BUDAPEST (Reuters) - Hungarian philosopher Agnes Heller, who was a student of Gyorgy Lukacs and later taught political theory for 25 years at the New School for Social Research in New York City, died at the age of 90 on Friday, the Hungarian Academy of Sciences said.
Born 1929 in Budapest, Heller was a survivor of the Holocaust but she lost most of her family who perished in concentration camps.
She was a student of Lukacs since 1947, and later assistant professor in his department. She was dismissed from her academic position together with Lukacs for political reasons after the failed 1956 Hungarian uprising against Soviet rule.
She was a core member of the Budapest School philosophical forum.
After Lukács’ death in 1971, the School’s members became victims of political persecution and were made unemployed.
Heller and her husband the philosopher Ferenc Feher, along with many other members of the School, chose exile in Australia in 1977.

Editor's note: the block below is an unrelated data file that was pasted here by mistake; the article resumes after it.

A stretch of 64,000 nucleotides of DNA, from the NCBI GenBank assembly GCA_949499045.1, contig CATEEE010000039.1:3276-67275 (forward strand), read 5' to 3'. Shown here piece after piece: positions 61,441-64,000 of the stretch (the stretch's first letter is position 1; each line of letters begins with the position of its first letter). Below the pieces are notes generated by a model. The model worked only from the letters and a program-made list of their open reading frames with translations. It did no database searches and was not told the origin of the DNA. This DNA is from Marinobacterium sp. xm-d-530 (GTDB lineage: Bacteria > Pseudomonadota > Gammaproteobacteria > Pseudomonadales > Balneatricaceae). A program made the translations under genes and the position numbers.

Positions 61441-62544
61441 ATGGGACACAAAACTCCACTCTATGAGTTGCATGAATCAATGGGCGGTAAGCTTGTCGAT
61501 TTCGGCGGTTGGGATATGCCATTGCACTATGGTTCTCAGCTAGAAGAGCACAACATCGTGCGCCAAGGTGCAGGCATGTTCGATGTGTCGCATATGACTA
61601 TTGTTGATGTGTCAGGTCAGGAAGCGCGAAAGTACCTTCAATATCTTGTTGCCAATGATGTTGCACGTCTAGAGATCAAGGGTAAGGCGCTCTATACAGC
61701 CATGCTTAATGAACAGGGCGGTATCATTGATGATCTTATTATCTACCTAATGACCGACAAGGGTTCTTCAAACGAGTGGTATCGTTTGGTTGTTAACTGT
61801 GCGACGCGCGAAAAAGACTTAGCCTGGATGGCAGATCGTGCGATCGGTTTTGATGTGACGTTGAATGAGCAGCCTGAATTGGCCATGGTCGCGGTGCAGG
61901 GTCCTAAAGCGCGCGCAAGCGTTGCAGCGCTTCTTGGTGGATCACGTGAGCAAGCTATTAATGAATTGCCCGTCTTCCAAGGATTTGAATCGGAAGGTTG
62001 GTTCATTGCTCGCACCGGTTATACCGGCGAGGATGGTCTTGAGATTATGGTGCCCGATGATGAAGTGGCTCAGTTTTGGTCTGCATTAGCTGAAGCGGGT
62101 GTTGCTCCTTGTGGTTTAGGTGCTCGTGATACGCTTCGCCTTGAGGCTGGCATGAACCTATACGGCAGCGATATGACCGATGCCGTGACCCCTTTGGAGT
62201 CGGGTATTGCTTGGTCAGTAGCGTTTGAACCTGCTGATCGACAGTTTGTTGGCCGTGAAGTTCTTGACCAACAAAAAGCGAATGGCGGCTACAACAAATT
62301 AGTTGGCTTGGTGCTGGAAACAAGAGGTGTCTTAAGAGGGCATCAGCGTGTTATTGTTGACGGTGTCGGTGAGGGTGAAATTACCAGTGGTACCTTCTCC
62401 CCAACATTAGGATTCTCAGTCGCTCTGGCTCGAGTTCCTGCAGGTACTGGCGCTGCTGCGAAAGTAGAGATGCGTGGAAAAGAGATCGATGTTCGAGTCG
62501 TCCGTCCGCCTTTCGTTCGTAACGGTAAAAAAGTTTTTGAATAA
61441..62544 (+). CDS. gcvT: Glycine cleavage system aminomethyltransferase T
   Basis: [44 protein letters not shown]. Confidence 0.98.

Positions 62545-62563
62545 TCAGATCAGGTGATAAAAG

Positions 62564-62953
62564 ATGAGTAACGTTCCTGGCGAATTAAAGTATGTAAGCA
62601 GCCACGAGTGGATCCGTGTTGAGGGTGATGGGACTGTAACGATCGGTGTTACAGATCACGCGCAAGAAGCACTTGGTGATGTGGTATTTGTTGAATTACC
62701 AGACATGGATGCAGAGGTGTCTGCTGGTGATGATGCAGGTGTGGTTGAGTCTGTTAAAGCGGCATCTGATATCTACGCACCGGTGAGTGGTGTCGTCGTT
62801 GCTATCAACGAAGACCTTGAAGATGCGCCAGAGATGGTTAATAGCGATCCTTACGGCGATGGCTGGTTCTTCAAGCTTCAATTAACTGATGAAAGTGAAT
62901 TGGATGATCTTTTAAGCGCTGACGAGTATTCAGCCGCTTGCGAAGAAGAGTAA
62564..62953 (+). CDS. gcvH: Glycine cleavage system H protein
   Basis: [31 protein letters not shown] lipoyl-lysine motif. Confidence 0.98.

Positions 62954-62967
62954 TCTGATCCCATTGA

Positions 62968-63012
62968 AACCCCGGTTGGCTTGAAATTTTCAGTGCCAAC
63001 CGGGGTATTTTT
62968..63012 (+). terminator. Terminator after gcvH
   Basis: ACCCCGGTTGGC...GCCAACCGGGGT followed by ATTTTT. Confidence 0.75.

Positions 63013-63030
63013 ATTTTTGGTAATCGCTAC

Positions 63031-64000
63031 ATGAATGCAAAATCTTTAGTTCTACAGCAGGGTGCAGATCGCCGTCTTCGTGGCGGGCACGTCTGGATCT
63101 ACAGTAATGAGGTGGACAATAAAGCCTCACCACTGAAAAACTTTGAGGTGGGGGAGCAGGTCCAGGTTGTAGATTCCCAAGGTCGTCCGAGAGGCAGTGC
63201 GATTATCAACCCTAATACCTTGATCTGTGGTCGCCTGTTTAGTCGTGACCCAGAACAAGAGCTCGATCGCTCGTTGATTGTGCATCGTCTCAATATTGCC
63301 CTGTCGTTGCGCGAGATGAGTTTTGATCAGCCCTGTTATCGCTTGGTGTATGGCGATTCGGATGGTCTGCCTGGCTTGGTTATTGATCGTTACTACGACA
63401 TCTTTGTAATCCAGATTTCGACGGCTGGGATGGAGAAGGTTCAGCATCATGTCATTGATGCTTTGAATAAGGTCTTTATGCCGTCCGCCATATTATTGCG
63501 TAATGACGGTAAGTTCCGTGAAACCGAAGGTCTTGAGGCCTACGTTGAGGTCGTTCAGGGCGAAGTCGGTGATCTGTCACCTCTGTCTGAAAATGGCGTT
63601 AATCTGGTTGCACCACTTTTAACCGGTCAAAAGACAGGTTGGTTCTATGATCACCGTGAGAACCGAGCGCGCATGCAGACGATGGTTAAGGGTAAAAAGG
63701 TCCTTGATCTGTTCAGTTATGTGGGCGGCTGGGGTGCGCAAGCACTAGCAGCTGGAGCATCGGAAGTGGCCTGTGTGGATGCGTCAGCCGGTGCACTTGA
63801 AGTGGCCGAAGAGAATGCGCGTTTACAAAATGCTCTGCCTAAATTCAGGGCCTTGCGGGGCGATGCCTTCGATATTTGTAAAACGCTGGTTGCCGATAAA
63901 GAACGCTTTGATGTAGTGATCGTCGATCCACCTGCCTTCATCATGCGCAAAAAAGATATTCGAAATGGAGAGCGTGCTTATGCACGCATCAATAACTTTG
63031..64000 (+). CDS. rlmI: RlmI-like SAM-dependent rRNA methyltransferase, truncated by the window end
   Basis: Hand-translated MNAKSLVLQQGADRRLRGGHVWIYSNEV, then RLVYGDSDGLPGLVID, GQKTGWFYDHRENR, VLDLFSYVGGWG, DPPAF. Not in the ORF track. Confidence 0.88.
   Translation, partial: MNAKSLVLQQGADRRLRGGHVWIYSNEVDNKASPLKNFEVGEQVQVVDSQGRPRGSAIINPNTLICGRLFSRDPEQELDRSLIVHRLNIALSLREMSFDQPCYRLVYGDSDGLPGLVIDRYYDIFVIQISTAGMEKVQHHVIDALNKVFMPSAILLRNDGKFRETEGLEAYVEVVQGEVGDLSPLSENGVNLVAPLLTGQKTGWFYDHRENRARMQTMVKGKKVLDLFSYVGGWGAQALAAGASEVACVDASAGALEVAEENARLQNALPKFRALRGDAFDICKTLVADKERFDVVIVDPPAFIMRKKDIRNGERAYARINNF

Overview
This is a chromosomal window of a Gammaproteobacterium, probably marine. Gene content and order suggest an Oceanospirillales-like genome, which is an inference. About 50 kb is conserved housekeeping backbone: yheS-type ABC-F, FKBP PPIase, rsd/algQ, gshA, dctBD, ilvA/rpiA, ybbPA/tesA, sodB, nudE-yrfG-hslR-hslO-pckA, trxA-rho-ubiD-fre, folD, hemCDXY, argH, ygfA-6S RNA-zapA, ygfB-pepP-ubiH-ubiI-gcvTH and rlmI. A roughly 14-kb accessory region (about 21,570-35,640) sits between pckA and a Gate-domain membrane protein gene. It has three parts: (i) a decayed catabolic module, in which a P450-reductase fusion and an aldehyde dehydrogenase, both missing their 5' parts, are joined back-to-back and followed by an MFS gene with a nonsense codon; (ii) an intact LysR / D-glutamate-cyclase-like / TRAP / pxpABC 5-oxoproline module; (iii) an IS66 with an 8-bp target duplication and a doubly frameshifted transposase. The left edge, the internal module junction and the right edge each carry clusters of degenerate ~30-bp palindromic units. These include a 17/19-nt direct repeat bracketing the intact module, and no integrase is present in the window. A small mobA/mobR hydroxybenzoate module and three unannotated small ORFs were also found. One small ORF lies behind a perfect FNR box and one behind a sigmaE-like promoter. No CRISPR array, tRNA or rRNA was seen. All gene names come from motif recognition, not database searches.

She returned to Hungary after the 1989 collapse of communism, while also keeping her position at the New School for Social Research in New York City.
Heller has written widely on the philosophy of history and morals, and the theory of modernity.
She was an advocate of liberal democracy and a strong critique of ruling Hungarian Prime Minister Viktor Orban, accusing him of undermining democracy.
“Mr. Orban calls Hungary an “illiberal democracy.” In some ways, he’s telling the truth. But that means traditional checks and balances have eroded,” she wrote in an opinion piece in the New York Times in September 2018.
She remained active until her last day. According to Hungarian media, she died while going for a swim in Lake Balaton on Friday.
Before the May European parliamentary elections, she was part of a small group of prominent European thinkers invited by French President Emmanuel Macron to talk about the future of Europe.
Reporting by Krisztina Than; Editing by Marguerita Choy
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